Tai Chi Theory and Principles

 Basic Body Requirements - Most Common Mistakes by GM Chen Zheng Lei

Some interesting background to the movements for the more enthusiastic students to learn. 
The Body can be divided into 3 parts. 
1) Upper Body - head
If the mind is not clear, you lose the upper body.
Keep the head upright, suspended from the Baihui point (on the crown)
Both eyes look forward. The eyes follow the middle finger of the main hand movement, but don't turn the head to follow it.
The head follows the body.
Teeth should be closed with  the tongue touching the upper palate. This will create saliva,which will sink down to the dantain, helping to create internal energy.
Both ears should "listen behind". This helps to sink the Qi to the dantian.
The circulation makes the muscles relaxed and the hairs sensitive.

Common Mistakes
a) Lifting the head too much causing the neck to stretch.
b) Following the hand by turning the head.

2) Middle Body - From the neck to the hips
The body should be upright, the chest slightly in. Shoulders and elbows should be relaxed, breathing is natural.

Common Mistakes
a) Shoulders are raised
b) elbows are up
c) Too much body movement
d Leaning forward or backwards too much

3) Lower Body - Legs
If the root is no good, the applications cannot work.
The legs must differentiate between yin and yang. If the weight is mostly on that leg, then that is the yang leg. If there is less weight on that leg, then that is the yin leg. On the yang leg the knee must point in the same direction as the toes. On the yin leg the toes are turned in.

Do not let the knee extend beyond the toes.
Keep the knee open on the yin leg, do not let it collapse down.
Release of the energy starts at the feet, knees, hips, waist and eventually moves out through the fist.
The waist is the axis.
If the weight is on the toes, you are leaning too far forward.
If the weight is on the outside of the feet, you are off balance.
Bend the knees and sink the hips.
Strong legs are essential. If you cannot stand on one leg, you will have a problem with the weight distribution.

Grandmaster Chen Zheng Lei's Theory

If you do not have a good relationship with your teacher, you cannot develop your Tai Chi. 

If you are not a good student, your teacher will not waste time teaching you.

Tai Chi knowledge is a very wide subject. The closer the teacher and the student are, the better understanding the teacher has, of just what that student needs.

Outside of the class the teacher and the student should also be friends. A good teacher can direct you on the right path of understanding. 

Having a good teacher and a good understanding is still not enough. You need to train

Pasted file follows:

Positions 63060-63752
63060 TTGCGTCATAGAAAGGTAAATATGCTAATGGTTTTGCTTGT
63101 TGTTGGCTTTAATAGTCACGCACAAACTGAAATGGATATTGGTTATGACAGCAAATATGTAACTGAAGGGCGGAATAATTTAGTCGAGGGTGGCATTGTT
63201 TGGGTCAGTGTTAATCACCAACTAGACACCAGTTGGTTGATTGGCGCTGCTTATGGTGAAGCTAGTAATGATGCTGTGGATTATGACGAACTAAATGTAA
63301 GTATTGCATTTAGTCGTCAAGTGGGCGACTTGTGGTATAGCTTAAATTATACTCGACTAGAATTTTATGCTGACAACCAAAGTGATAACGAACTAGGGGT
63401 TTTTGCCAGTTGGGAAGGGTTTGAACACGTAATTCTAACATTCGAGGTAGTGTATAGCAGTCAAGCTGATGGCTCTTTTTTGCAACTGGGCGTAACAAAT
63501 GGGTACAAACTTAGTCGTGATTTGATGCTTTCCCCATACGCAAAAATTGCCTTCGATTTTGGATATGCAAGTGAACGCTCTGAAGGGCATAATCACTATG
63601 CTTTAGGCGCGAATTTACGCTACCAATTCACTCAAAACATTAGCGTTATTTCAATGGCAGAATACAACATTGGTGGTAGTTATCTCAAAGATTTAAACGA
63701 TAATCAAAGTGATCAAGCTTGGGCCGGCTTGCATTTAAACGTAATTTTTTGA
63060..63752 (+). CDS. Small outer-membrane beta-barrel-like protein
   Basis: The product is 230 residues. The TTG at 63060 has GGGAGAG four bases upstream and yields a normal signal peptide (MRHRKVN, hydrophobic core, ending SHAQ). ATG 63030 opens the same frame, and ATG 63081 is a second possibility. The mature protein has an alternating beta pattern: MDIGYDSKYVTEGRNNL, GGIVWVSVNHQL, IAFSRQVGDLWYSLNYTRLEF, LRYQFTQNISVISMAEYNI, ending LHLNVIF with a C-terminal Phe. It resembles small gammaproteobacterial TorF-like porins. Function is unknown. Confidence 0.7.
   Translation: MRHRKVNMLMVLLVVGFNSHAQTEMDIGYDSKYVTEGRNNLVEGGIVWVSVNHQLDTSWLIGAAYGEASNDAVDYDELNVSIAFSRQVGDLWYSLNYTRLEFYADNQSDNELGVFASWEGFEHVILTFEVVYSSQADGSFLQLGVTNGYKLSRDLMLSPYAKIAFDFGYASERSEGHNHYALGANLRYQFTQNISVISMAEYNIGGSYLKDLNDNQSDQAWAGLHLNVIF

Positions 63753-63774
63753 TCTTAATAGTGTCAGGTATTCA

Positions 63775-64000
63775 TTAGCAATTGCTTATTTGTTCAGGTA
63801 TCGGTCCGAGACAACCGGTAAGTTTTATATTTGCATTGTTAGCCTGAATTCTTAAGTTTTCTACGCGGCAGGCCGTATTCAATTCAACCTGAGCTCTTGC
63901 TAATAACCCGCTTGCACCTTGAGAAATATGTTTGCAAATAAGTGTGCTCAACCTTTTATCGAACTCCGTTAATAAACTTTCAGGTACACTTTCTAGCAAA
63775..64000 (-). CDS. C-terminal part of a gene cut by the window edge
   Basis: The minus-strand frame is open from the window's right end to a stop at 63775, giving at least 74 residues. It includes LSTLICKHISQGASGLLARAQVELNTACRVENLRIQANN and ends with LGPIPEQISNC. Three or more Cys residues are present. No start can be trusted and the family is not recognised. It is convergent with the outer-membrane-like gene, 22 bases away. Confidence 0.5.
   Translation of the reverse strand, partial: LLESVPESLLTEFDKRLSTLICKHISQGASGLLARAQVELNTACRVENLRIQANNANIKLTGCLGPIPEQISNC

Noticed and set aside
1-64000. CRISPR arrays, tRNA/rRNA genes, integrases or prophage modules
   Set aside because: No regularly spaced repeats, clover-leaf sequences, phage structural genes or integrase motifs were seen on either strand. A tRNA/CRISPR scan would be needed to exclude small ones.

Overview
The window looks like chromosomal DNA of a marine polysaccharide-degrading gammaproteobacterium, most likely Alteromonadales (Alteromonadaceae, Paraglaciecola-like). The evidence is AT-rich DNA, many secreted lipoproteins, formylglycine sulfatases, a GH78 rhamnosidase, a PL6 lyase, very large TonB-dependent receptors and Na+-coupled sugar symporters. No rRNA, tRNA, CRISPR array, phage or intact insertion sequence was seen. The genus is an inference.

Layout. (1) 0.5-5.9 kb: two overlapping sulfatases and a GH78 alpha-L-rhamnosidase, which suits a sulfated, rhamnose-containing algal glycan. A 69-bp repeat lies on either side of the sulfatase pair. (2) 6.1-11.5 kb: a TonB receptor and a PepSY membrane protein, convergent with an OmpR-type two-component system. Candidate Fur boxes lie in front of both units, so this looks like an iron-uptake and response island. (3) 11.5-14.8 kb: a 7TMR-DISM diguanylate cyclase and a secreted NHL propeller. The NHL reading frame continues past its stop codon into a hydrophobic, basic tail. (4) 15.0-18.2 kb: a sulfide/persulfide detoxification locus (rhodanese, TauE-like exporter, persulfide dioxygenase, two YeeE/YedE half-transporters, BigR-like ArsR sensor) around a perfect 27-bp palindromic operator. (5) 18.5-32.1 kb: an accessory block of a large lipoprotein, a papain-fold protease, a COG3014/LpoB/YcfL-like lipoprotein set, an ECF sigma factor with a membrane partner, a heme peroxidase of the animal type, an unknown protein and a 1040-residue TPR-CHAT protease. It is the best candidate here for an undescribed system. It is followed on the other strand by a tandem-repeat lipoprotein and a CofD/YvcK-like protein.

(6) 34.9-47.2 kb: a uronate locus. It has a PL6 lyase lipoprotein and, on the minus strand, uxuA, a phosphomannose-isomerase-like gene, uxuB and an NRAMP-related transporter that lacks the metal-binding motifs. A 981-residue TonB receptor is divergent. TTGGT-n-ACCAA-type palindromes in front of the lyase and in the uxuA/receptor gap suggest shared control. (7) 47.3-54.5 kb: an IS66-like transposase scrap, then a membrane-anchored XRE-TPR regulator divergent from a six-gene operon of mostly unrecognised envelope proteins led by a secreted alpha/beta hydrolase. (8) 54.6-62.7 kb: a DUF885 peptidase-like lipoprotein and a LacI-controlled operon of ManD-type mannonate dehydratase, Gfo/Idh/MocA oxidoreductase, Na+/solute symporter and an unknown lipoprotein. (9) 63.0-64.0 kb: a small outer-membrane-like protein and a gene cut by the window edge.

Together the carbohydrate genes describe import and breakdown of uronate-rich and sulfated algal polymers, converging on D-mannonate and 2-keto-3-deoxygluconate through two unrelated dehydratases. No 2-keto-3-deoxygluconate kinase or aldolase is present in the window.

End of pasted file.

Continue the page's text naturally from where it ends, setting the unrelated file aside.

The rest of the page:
hard. A teacher can show you the movements but it is up to you to practise and train in the movements. Only through your own practise can you develop good gong fu. 

If you train hard, you can eventually become a Master. In the West many teachers call themselves "Master" but they are not really at this level. 

Beginners start by just making movements. They do not understand the relaxation and cannot feel the Qi . This  takes a long time. Qi is created through practise of the movements. It builds up slowly.  Qi is first felt in the hands. When the body is relaxed Qi can go to the Dantian (beneath the navel). At first there is only a small amount of Qi in the dantian, but gradually this will build up.

 

Learning Tai Chi has different levels just like going to school - primary, secondary, college, university. It takes about the same number of years!

Good Tai Chi takes up to 10 years to develop. 

Tai Chi has 5 levels. Most people can progress through the first two levels. Level 3 is when the gong fu develops along with the Tai Chi feeling. 

The 5th level is like wind and water (feng shui). It can  be  very gentle or very  powerful and can quickly change from one to the other. 

The Five levels are:-

1) Hui  - Can do the form

2) Dui  - Can do it all correctly

3) Hao  - Can do it all well

4) Miao  - Master Level

5) Jui  - attaining enlightenment. 

More about Grandmaster Chen Zhenglei on his own page, click the tab at the top. "More"

Grandmaster Chen Xiao Wang's Theory

There are many Tai Chi movements, forms, weapons etc., but there is only one principle. If you can follow the principle all your movements can become correct.

The hips must be level to support the dantian.

The dantian can move in 3 ways:-
1) Side to side
2) Forward and back
3) A combination of both

The Tai Chi movements are all body changes from yang to yin.
Enough yang, then change
Enough yin, then change
Do not carry on and go too far
"  "  "  "  "  "  "  "  "  "  "  "  "  "  "
The Silk Reeling exercises teach this method. When the Silk Reeling is correct, you can correct all your postures.
Below is a clip of Grandmaster Chen Xiaowang performing Xinjia (New Frame) + Cannon Fist